Was Boxing Day a match for Black Friday? Did tablets outperform desktops for sales? All has been revealed in affilinet’s lowdown of stats over the Christmas period.

The group examined data from 2,500 advertisers and 500,000 publishers in order to provide a comprehensive overview of online sales and web traffic over key dates in the e-commerce calendar. 

Christmas 2014 saw many analyst predictions prove true, as US-inspired events like Black Friday and Cyber Monday encouraged retailers and consumers to join in with the sales extravaganzas. Affilinet examined information from across its network during November and December, and the main takeaways are as follows:

Boxing Day is out-boxed

December 26 may be one of the oldest sales events in the UK, but affilinet discovered that Black Friday – taking place on November 28 – drove far more transactions than Boxing Day in 24 hours. A lot more, in fact; the difference between sales on Black Friday and Boxing Day being a gulf of 144%.  

Cyber Monday also outscored its post-Christmas rival last year, driving 60% more sales than Boxing Day over December 1. 

Also touching on the in-store impact of both events, Helen Southgate, UK MD at affilinet, said: “Boxing Day was traditionally the day when retailers rubbed their hands with glee, with customers lining up round the corner looking for bargains, but now it appears consumers are embarking more and more on a pre-Christmas splurge.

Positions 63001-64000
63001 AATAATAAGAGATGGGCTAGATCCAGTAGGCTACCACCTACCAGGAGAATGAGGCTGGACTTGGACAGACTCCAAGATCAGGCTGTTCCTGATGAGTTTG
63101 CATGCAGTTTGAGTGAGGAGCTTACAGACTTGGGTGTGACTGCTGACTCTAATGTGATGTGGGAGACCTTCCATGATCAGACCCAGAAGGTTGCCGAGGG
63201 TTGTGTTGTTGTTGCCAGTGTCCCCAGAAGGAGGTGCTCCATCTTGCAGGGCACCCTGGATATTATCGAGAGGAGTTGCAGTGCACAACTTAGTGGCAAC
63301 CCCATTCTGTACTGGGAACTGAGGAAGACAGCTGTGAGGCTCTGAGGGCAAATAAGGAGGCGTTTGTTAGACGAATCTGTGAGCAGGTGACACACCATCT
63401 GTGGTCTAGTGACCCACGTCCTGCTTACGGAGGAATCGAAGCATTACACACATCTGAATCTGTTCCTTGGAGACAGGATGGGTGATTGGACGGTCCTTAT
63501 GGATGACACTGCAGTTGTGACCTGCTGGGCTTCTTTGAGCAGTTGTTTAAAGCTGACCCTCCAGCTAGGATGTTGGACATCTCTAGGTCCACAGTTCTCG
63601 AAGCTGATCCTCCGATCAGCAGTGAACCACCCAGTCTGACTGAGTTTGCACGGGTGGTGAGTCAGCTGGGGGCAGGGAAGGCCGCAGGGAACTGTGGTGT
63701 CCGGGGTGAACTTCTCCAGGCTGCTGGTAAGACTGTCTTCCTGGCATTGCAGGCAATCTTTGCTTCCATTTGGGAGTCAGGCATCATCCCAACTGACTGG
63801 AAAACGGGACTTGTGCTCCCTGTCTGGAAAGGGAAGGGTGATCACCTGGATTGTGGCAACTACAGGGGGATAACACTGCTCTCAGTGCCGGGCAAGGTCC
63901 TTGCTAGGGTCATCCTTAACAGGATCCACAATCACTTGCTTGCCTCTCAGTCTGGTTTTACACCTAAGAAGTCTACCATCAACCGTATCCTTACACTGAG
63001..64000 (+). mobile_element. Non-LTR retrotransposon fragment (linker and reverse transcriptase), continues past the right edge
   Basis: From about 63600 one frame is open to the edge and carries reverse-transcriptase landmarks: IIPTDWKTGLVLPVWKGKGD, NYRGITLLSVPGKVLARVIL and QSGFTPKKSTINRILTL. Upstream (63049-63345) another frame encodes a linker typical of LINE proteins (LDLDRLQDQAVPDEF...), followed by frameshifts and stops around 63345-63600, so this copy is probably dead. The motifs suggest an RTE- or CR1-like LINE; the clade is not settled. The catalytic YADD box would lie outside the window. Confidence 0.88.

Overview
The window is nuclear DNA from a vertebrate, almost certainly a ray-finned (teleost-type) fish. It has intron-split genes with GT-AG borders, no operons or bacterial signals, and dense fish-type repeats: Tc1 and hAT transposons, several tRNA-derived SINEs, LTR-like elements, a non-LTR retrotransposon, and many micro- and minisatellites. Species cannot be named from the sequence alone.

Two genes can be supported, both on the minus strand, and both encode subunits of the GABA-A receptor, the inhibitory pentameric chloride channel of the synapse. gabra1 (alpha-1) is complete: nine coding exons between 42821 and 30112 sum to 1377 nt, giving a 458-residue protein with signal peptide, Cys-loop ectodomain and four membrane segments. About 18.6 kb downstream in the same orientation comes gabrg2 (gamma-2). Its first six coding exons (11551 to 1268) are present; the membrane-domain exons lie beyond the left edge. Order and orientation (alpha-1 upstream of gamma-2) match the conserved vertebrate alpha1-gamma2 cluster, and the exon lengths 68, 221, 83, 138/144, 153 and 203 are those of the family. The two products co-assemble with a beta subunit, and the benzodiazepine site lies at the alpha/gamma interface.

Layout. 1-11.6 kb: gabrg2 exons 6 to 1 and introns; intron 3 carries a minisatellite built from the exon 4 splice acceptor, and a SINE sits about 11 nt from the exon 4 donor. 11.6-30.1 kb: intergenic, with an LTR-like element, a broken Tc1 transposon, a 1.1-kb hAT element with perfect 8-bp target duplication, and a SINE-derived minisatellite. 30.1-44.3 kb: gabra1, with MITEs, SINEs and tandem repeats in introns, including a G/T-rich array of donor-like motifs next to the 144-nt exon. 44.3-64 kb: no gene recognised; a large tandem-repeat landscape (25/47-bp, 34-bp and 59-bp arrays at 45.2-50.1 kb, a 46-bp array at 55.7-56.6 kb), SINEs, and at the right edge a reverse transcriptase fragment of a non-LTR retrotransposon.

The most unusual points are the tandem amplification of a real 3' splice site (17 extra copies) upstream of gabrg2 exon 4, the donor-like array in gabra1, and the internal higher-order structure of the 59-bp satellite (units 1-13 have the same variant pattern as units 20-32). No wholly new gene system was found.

“The American post-thanksgiving tradition Black Friday really hit the UK for the first time this year, bringing with it pandemonium to high streets and policemen to supermarkets to stop fights over discount TVs.”

Down but not out…

Despite not being able to match the contributions of Cyber Monday and Black Friday, Boxing Day was still found to be driving a noticeable lift in web traffic and sales. Its impact on the former was seen in site visits over the Christmas period.

Affilinet also saw a 36% uptick in sales over Boxing Day 2014 compared to those on Boxing Day 2013. This led to affilinet claiming that online sales on December 26 are increasing year on year, but not quite at the pace of Black Friday, which drove 220% more transactions than in 2013.

Tablets chip in

Purchasing habits have also changed in recent years, and retailers often use Christmas as a way of testing which devices are driving the most sales.

Desktop is still the dominant purchase gateway for online sales over Black Friday, Cyber Monday and Boxing Day. However, tablets are growing in power, and went on to drive nearly a third of transactions (30%) over Boxing Day. 

This could have resulted in a multi-billion pound gain in 2014, according to readings from IMRG and Capgemini’s e-Retail Sales Index.

Also published this week, the report backed UK online sales to hit £104 billion in 2014 – surpassing the £100 billion mark for the very first time.